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The heart of the Cederberg is home to two very different forms of art: ancient Bushman Rock Art and award-winning Cederberg Wines. Christine Lundy explores the irony of the evolution of society and farming techniques that led to the production of these world-class wines, but might also have contributed to the disappearance of the San tribes, the rock artists as well as some of the wildlife we admire today on the rocky overhang.

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ABOVE: Rock Art from Bushmans Kloof Wilderness Reserve. Image courtesy of Red Carnation Hotels

The San, also referred to as Bushmen, are the hunter- gathering indigenous people of Southern Africa. They are one of fourteen existing ‘ancestral population clusters’ from which all known modern humans descend. Researchers say that the Cederberg was inhabited more than 30 000 years ago, some say even longer. The evolution of civilization and especially colonization in Southern Africa led to the complete disappearance of these tribes in the Cederberg and nearby area by about 1900. The disappearance was a result of violent conflict and European diseases  such as small pox. Before this,  elephants, lions and black rhinos also roaming in abundance, as did the now extinct Quagga and herds of antelope.

The Bushmen left an extraordinary and mysterious legacy that we are still translating today. Their Rock Art gives us a glimpse of their history, their way of life and the world surrounding them. Painting was a way to record events that happened in their lives, as well as stories and traditional beliefs. The arrival of colonization is depicted on their walls as one can decipher drawings resembling wagons and foreign colonizers. According to Thomas Dowson “a lot of rock art is actually in symbols and metaphors.” The San also depicted non-human beings, hunters and half-human half-animal hybrids. Each drawing imparts a specific message telling a different story and is signed by the unknown artist with a blood red handprint. The San used different coloured stone mixed with fat, animal blood and plant juice to draw. Paintings were done with a brush fashioned from animal hairs or a small feather. We are very fortunate to still see them today even if not all the colours are still visible.

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Images of Bushmans Kloof Wilderness Reserve, courtesy of Red Carnation Hotels

Some unique examples can be seen at the Bushmans Kloof Wilderness Reserve and Wellness Retreat, custodians of over 130 unique Rock Art sites as old as 10,000 years. Since its founding by the visionary Mc Adams family in 1991, Bushmans Kloof has been dedicated to protecting this exceptional legacy; as such in 2004 they have been awarded the status of South African National Heritage Site. The same year the Tollman family Trust acquired the property and taking it to new heights. One of the most important sites according to Bushmans Kloof is Bleeding Nose Shelter, where the paintings stand out in chiaroscuro against white sandstone. They say “this was probably a ceremonial site …subjects include eland, small antelope, and rare paintings of birds. A variety of human figures are depicted standing, dancing and shooting with bows. This site takes its name from a painting of a man in the shamanistic ‘trance’ state, with blood pouring from his nose, joined to his companions by mystical lines of power.”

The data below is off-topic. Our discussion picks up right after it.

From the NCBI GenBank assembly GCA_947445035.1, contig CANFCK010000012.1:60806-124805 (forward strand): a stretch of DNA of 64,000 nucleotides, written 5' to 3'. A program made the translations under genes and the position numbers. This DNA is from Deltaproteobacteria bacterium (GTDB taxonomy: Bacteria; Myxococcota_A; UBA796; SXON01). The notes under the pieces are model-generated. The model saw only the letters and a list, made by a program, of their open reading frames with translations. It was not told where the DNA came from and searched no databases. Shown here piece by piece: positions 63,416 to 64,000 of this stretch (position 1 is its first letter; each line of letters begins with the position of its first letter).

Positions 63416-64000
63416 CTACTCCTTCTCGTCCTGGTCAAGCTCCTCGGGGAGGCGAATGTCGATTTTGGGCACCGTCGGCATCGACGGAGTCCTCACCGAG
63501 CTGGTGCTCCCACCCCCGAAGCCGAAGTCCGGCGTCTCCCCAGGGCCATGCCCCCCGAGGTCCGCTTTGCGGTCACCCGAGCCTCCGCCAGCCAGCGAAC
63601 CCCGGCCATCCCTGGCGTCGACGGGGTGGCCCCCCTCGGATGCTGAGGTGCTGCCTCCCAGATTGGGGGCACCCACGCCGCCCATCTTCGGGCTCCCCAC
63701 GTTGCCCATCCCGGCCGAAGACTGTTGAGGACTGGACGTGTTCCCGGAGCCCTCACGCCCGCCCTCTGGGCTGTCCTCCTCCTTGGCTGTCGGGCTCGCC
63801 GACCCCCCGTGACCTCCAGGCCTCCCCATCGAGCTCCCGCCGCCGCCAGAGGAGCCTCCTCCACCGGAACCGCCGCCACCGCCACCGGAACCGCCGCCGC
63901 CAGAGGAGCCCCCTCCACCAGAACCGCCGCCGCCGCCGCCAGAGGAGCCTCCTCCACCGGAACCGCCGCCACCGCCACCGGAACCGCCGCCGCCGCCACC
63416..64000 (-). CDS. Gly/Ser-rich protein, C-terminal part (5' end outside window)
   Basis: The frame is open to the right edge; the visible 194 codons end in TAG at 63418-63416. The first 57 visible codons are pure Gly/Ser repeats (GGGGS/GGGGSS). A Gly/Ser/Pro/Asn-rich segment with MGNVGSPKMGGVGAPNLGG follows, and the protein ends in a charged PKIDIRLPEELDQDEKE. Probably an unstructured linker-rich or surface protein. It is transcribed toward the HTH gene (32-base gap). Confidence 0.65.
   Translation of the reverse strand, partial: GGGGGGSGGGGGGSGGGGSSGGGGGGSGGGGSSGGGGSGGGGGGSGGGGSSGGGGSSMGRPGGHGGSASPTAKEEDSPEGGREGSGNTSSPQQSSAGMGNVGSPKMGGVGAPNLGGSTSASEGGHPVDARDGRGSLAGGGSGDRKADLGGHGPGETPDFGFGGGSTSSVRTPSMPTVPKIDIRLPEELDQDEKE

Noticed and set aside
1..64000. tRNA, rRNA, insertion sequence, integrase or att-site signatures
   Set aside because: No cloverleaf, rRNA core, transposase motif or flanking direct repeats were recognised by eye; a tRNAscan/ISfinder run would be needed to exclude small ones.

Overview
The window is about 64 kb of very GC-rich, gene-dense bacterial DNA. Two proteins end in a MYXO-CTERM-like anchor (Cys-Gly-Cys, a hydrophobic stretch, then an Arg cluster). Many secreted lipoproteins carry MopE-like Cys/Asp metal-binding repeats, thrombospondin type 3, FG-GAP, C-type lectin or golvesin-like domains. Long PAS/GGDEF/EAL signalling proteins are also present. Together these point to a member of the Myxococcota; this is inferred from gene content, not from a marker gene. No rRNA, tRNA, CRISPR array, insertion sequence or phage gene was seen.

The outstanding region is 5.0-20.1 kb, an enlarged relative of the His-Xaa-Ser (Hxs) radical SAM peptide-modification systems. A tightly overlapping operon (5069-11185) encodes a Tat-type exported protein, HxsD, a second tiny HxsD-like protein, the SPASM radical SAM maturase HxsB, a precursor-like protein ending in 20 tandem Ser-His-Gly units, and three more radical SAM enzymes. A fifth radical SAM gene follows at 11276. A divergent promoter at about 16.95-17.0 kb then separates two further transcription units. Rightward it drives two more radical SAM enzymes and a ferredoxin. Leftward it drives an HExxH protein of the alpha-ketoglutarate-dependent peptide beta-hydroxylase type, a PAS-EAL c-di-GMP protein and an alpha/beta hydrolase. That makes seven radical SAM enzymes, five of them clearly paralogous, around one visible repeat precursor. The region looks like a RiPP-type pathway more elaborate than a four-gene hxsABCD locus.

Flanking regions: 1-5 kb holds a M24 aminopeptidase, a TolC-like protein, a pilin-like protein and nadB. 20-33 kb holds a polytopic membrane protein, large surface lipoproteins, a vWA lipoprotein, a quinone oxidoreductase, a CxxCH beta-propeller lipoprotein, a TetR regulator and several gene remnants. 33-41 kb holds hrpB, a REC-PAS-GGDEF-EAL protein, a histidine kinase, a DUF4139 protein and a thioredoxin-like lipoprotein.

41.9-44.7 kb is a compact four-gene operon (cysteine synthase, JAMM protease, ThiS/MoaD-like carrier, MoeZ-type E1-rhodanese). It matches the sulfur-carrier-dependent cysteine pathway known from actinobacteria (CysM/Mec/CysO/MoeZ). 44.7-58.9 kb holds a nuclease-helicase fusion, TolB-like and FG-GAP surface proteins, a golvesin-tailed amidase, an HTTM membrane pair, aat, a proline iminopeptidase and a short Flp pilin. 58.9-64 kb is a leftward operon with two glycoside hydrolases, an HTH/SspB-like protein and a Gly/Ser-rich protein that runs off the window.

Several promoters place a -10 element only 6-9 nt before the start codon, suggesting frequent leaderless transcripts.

On the farming side, around mid- 1800s, the Nieuwoudt family settled in Cederberg. Their descendants, now in their sixth generation, moved to the Dwarsriver farm also known as Cederberg Private Cellar and Sanddrift Holiday resort. On their wine label sits proudly the Cederberg tree. The Cedar tree (Widdringtonia Cedarbergensis) is an emblem of the region and grows between the rocks near the mountain peaks. The Cedar tree takes thousands of years to reach maturity and is now also nearly extinct. Bushmans Kloof together with the Botanical Society and Western Cape Nature Conservation have however started to reintroduce it. Cederberg Wine, a key player in the tourism industry has also been instrumental in the establishment of the Cederberg Conservancy and they are also a BWI champion, a biodiversity and wine initiative aiming at the protection of the environment.


Image courtesy of Cederberg Private Cellar

Cederberg Private Cellar, one of the highest wine farms above sea-level in the Western Cape used to farm fruit, tobacco and vegetables. It was only in 1978 that the first wine was made and by 2004 all fruit trees were removed and Dwarsrivier became a wine farm only.  They produce 60% red wines and  40% white wines spread over six ranges. To understand the level of quality of Cederberg Wines, it is best to refer to the SAWi (South African Wine index) rating which summarizes all the awards received by one winery. This year the results were as follows: Four Platinum Awards for Cederberg Private Cellar Sauvignon Blanc, Ghost Corner Sauvignon Blanc, Cederberg Private Cellar Ghost Corner Semillon and Cederberg Private Cellar Teen die Hoog Shiraz; Two Top Cultivar Awards: Cederberg Private Cellar Sauvignon Blanc and Ghost Corner Semillon and sharing the Winery of the year award: Cederberg Private Cellar and Bouchard Finlayson . The Winemaker of the year award went to David Nieuwoudt.

The Cederberg, only few hours away from Cape Town, offers a world of wonders. All of them couldn’t be listed in this article so following the San’s footsteps, it is your turn to discover.




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Ama CultureArt South Africa‘s weekly lifestyle column by Christine Lundy.


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